With a growing number of vacated houses popping up around town, the Ridgefield Board of Selectmen is considering enacting a municipal blight ordinance that would give the town more control over the maintenance of abandoned properties.
Such an ordinance would allow town workers to perform work on blighted properties — such as light landscaping and removing debris — so that their appearance does not drag down neighbors' property values.
The ordinance would also give the town the power to "bill" the property owner for the services provided. In the event the owner is unable to pay for the work, the town could place a lien on the property and recoup the maintenance costs when it is sold.
Ridgefield First Selectman Rudy Marconi pointed out that the Connecticut General Assembly recently increased the fines for property owners who refuse to clean up blighted properties. Currently homeowners can be fined anywhere from $10 to $100 a day for violating local blight ordinances. The new law adds a fine of $250 a day for "willful violations."
In addition towns must now give property owners written notice of blight violations and an opportunity to remedy them before enforcement action is taken.
"We're trying to compile a list of the vacant properties around town — and we're finding it very hard to do so — because we do have some properties that have been walked away from," Marconi said. "The banks have not put them into foreclosure — but the grass has grown wild — and they're just sitting there, vacant."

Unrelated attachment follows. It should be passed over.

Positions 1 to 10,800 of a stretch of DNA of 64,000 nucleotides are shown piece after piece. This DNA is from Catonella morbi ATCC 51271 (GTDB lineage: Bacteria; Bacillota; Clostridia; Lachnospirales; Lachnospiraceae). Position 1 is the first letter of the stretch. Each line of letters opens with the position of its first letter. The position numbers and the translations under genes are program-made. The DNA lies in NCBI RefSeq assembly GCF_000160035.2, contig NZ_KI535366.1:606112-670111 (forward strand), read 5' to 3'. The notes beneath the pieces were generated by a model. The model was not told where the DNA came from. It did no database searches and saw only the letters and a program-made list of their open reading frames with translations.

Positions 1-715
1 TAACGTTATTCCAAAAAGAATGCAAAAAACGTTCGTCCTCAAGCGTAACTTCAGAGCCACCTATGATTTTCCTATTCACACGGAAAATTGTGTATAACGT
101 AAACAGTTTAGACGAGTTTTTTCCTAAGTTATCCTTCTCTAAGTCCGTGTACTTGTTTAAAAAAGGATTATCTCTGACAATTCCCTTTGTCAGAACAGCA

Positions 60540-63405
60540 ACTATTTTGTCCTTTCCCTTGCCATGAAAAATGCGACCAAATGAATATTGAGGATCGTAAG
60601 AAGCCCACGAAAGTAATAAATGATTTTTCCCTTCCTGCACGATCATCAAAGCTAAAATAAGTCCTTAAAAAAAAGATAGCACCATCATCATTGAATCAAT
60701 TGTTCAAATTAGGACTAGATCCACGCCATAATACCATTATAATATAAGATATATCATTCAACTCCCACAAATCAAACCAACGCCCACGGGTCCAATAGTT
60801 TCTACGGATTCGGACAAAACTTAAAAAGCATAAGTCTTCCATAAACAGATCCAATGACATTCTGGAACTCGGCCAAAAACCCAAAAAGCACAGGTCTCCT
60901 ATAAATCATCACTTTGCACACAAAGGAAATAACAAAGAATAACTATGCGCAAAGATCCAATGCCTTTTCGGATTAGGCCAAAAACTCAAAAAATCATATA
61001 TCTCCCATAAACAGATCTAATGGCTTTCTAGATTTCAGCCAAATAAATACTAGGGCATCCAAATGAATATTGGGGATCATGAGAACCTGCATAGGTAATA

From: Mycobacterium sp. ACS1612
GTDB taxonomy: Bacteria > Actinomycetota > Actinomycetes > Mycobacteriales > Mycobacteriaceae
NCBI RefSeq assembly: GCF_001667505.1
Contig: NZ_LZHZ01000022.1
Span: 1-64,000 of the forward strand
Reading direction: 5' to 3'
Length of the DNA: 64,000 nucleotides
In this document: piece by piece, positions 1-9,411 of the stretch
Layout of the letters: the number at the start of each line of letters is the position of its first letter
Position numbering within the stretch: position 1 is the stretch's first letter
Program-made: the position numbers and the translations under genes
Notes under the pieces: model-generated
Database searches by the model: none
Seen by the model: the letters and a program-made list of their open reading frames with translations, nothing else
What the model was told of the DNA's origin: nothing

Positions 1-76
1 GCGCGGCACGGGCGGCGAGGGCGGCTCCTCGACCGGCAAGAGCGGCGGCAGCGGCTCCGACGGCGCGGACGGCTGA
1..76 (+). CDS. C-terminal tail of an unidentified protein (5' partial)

Marconi said up until Sept. 2011 "forms had to be filed showing that the property had in fact been vacated by the mortgage company," however, "that stopped… and now they give you a new piece of paper that doesn't show if the house has been vacated."
Marconi said he is anecdotally aware of the increasing number of vacated properties from "people calling… saying 'there's this house, there's no one living in it, the grass is growing wild…'"
Marconi cited a recent study estimating the financial impact of a blighted property on neighboring houses. Every house that has a view of a vacated house that has been "completely let go" incurs an approximately $7,500 reduction in its market value, he said.
"So if you have five neighboring houses, it's five times $7,500," Marconi said. "Given the economy, given the revaluation, given the issues with home values, we should at least make an effort and look at this."
Marconi added that he would prefer to "call it a property maintenance ordinance, not a blight ordinance," and emphasized that it would only apply to abandoned properties.
Minutes show that the Board of Selectmen discussed the idea as far back as April 2009.